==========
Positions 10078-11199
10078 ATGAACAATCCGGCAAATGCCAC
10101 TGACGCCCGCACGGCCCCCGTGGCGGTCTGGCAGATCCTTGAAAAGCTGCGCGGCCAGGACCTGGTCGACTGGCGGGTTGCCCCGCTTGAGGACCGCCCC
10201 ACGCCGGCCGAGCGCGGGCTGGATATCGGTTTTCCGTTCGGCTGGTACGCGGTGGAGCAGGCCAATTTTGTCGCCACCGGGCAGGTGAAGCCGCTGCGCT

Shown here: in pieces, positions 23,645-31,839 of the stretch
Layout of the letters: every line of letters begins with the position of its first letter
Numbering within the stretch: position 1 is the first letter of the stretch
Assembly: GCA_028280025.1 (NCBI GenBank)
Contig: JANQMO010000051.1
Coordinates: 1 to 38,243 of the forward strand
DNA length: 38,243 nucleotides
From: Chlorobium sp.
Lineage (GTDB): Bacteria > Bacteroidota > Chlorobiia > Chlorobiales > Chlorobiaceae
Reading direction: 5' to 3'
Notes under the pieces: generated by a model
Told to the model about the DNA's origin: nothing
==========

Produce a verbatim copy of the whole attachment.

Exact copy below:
Positions 10078-11199
10078 ATGAACAATCCGGCAAATGCCAC
10101 TGACGCCCGCACGGCCCCCGTGGCGGTCTGGCAGATCCTTGAAAAGCTGCGCGGCCAGGACCTGGTCGACTGGCGGGTTGCCCCGCTTGAGGACCGCCCC
10201 ACGCCGGCCGAGCGCGGGCTGGATATCGGTTTTCCGTTCGGCTGGTACGCGGTGGAGCAGGCCAATTTTGTCGCCACCGGGCAGGTGAAGCCGCTGCGCT

Shown here: in pieces, positions 23,645-31,839 of the stretch
Layout of the letters: every line of letters begins with the position of its first letter
Numbering within the stretch: position 1 is the first letter of the stretch
Assembly: GCA_028280025.1 (NCBI GenBank)
Contig: JANQMO010000051.1
Coordinates: 1 to 38,243 of the forward strand
DNA length: 38,243 nucleotides
From: Chlorobium sp.
Lineage (GTDB): Bacteria > Bacteroidota > Chlorobiia > Chlorobiales > Chlorobiaceae
Reading direction: 5' to 3'
Notes under the pieces: generated by a model
Told to the model about the DNA's origin: nothing